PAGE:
Daphnis et Chloé, in one form or another, is so often heard that the originality of its harmonic idiom is overlooked. It is a more classically-structured harmony than Debussy’s of the same period, but involves a more complex and more chromatic vocabulary of harmonic types. (At the time Ravel worked on Daphnis, Debussy was composing his Préludes for piano and his orchestral set of Images, including Ibéria.) Some of Ravel’s first explorations in polytonality are in Daphnis; Debussy’s were soon to come, in Le martyre de Saint-Sébastien and Khamma. The ballet structure of Daphnis et Chloé involves several set pieces: ritual dances, solo dances, and various swarms like the “Danse guerrière” and the final “Danse générale” for the whole company; mostly these are firmly structured tonally, and the ballet as a whole is framed in A major. But there are other tonal structures as well, including a scary harmonic Leitmotiv: at the moment when the form of the god Pan appears before the sacred grotto, as Daphnis prostrates himself (no. 82 in the score), there is a succession of four distantly related fifths (G-flat, E-flat, A, B-flat) over a low C pedal, and this same succession appears when the “menacing” image of Pan appears over the mountains (no. 152) to frighten away the pirates, leaving Chloé behind. (There’s a wonderful touch of color here: an accented octave F-sharp, first in hand-stopped horns, then in muted horns, and finally in the chorus.)
It wasn’t a flawless performance but it was a thoroughly exhilarating one. There were times in Daphnis et Chloé when Haitink tried to push the tempo and the orchestra wouldn’t be pushed, particularly in the “Danse réligieuse” at the beginning, and later, just before Lyceion’s dance, it was evident that the orchestra and chorus didn’t coordinate completely. But these were minor problems, soon resolved. The “Danse guerrière” (the end of Suite no. 1) has orchestral problems that not even Ravel could fully solve — the harmony is so fast-moving that the string sound becomes distorted; the winds sometimes dangerously overpower the strings; the solo for alto flute descends so low as to be almost inaudible (at this point, too, there was a trumpet entrance four bars too early). Yet it was impossible not to be swept up in the energy of the whole — the kind of music that that old fussbudget and spy, Henry Pleasants, used to deplore as the ne plus ultra of orgiastic orchestral writing. I also admired Haitink’s careful handling of Chloé’s solo dance, in which alternating 3/4 measures are in tempi of 100 and 72 (particularly risky when some of the melodic lines are 4 against 3 beats).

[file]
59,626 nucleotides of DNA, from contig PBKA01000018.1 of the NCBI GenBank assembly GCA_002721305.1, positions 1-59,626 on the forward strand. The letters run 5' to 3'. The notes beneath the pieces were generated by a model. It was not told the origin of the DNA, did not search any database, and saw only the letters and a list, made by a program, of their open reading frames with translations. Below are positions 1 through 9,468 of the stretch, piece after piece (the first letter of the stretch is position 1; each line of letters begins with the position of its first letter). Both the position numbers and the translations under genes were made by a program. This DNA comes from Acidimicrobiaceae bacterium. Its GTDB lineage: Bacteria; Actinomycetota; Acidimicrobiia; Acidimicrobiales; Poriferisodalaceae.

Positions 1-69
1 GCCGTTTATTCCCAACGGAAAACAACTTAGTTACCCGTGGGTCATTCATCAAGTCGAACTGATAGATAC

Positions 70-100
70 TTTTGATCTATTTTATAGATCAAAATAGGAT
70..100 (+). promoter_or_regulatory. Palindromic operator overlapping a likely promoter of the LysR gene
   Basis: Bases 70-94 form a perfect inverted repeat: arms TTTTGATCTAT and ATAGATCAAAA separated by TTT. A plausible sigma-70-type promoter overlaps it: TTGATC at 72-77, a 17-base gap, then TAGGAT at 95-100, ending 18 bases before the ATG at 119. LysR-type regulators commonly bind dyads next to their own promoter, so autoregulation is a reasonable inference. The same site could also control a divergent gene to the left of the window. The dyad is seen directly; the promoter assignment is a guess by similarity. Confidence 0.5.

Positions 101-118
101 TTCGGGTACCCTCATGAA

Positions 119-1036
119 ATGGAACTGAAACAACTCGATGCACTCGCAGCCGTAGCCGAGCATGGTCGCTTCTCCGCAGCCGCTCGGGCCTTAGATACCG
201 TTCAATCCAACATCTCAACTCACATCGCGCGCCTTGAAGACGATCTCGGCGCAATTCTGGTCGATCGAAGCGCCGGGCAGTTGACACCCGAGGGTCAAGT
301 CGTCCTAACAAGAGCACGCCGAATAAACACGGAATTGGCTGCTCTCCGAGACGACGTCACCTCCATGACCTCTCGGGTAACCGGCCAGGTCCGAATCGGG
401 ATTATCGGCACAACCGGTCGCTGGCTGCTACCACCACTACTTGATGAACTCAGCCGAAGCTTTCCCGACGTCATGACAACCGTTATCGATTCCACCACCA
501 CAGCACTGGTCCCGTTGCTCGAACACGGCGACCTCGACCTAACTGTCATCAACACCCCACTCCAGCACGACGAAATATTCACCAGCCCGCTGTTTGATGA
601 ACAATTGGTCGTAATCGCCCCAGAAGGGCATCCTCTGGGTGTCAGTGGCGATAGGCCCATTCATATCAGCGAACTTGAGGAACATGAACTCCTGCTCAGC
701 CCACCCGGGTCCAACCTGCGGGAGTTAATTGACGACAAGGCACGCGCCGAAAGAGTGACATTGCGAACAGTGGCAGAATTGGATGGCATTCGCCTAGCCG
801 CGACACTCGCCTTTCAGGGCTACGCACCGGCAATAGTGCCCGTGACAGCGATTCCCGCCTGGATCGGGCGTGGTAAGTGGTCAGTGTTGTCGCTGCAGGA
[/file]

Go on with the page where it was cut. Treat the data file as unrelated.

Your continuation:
Haitink singled out several players for bows, especially Elizabeth Rowe, who gave the famous flute solo; I would offer cheers as well to solo strings (Malcolm Lowe and Martha Babcock), to the whole percussion section, and to the frantic E-flat clarinet in the final dance.
Much of what I write here today echoes my report of five years ago when the Boston University Orchestra under David Hoose’s direction did the complete Daphnis et Chloé. That was a very good performance, too, also in Symphony Hall. I will also recommend, once more, the old (1955) BSO recording conducted by Charles Munch, who made this work a specialty. The LP (RCA Victor LM-1893 Red Seal) is unsurpassed sonically; it has a seductive Nordic-blond Chloé on the cover, and drypoint illustrations by Andy Warhol in the notes.